Beyond “doom bros” and end-of-history narratives, Jessica Hurley’s new book looks to the stories Black, queer, Indigenous, and Asian American writers tell about nuclear infrastructures and the radical politics of futurelessness.
Tagged: Race and Ethnicity
“South Philly had Black history but no Black people.” Sterling Johnson, with Kimberley Thomas, follows a century of green gentrification along the Schuylkill River.
Political science scholar Claire Jean Kim outlines how COVID-19 came to be racialized and discusses the implications of foregrounding anti-Asian harassment and violence in an anti-Black society.
Prisoner and abolitionist Lawrence Jenkins describes the struggles of being incarcerated during COVID-19 and the heightened risk, fear, and racial violence of life on the inside.
Erik Wallenberg reviews Johanna Fernández’s award-winning book on the Young Lords and connects their political project of securing garbage pickup and medical access for New Yorkers to the broader environmental justice movement.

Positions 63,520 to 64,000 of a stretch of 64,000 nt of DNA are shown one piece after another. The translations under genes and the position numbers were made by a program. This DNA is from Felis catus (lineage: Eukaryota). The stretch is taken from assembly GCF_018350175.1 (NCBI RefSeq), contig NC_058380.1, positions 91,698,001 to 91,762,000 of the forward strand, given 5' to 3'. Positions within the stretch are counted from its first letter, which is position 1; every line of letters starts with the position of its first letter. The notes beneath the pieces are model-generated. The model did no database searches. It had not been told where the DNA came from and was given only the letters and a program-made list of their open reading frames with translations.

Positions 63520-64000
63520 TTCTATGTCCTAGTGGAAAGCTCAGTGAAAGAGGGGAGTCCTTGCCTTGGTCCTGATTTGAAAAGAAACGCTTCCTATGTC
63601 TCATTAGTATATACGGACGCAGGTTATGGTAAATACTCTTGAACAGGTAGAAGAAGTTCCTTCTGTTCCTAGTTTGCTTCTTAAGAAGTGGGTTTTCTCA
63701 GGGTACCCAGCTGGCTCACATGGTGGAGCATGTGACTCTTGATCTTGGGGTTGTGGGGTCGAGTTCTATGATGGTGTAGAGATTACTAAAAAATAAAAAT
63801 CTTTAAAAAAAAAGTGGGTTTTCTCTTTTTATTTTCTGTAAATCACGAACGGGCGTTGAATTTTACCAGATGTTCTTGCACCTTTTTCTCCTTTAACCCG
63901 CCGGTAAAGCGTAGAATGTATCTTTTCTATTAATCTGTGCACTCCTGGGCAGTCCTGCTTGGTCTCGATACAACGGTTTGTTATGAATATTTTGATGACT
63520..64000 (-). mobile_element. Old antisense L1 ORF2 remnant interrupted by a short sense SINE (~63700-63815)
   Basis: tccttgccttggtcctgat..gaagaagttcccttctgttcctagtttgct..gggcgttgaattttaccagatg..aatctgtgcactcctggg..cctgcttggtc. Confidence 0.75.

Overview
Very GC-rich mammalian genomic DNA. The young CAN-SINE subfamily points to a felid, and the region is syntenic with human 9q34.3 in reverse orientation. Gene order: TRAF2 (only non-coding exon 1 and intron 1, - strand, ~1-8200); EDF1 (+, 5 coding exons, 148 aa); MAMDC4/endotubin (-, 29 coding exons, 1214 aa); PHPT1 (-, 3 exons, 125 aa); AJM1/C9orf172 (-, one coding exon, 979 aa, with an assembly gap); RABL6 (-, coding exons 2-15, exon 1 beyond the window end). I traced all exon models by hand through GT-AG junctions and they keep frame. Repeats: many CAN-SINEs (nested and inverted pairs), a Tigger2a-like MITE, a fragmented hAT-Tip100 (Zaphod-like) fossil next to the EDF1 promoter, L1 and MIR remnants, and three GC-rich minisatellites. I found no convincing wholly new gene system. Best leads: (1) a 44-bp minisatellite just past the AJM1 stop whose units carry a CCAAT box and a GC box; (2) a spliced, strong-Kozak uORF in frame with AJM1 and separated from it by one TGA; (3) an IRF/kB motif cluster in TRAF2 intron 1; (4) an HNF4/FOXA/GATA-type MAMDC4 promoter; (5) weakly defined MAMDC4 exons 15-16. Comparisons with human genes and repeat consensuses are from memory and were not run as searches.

Anika Rice and Zachary A. Goldberg show how an emerging movement is not only connecting Jewish farmers but also building solidarity for racial justice.
In her poem and photo exhibit, Les James reflects on how protest artists transformed the Robert E. Lee monument in Richmond, Virginia and spoke back to history.
Herbalist Asia Dorsey reflects on a pandemic year when life and death cycles were especially present and describes Yellow Dock’s role as the grief worker of the plant world.
What does abolition look like? Ki’Amber Thompson discusses the need for more abolition visuals and how the Charles Roundtree Bloom Project brings outdoor healing justice to youth impacted by incarceration.
In the 1960s, environmentalists often pitted the “natural self” against “artificial” social identities like race, class, and gender. Alexander Menrisky argues that this vocabulary still obscures issues of environmental justice in the U.S. today.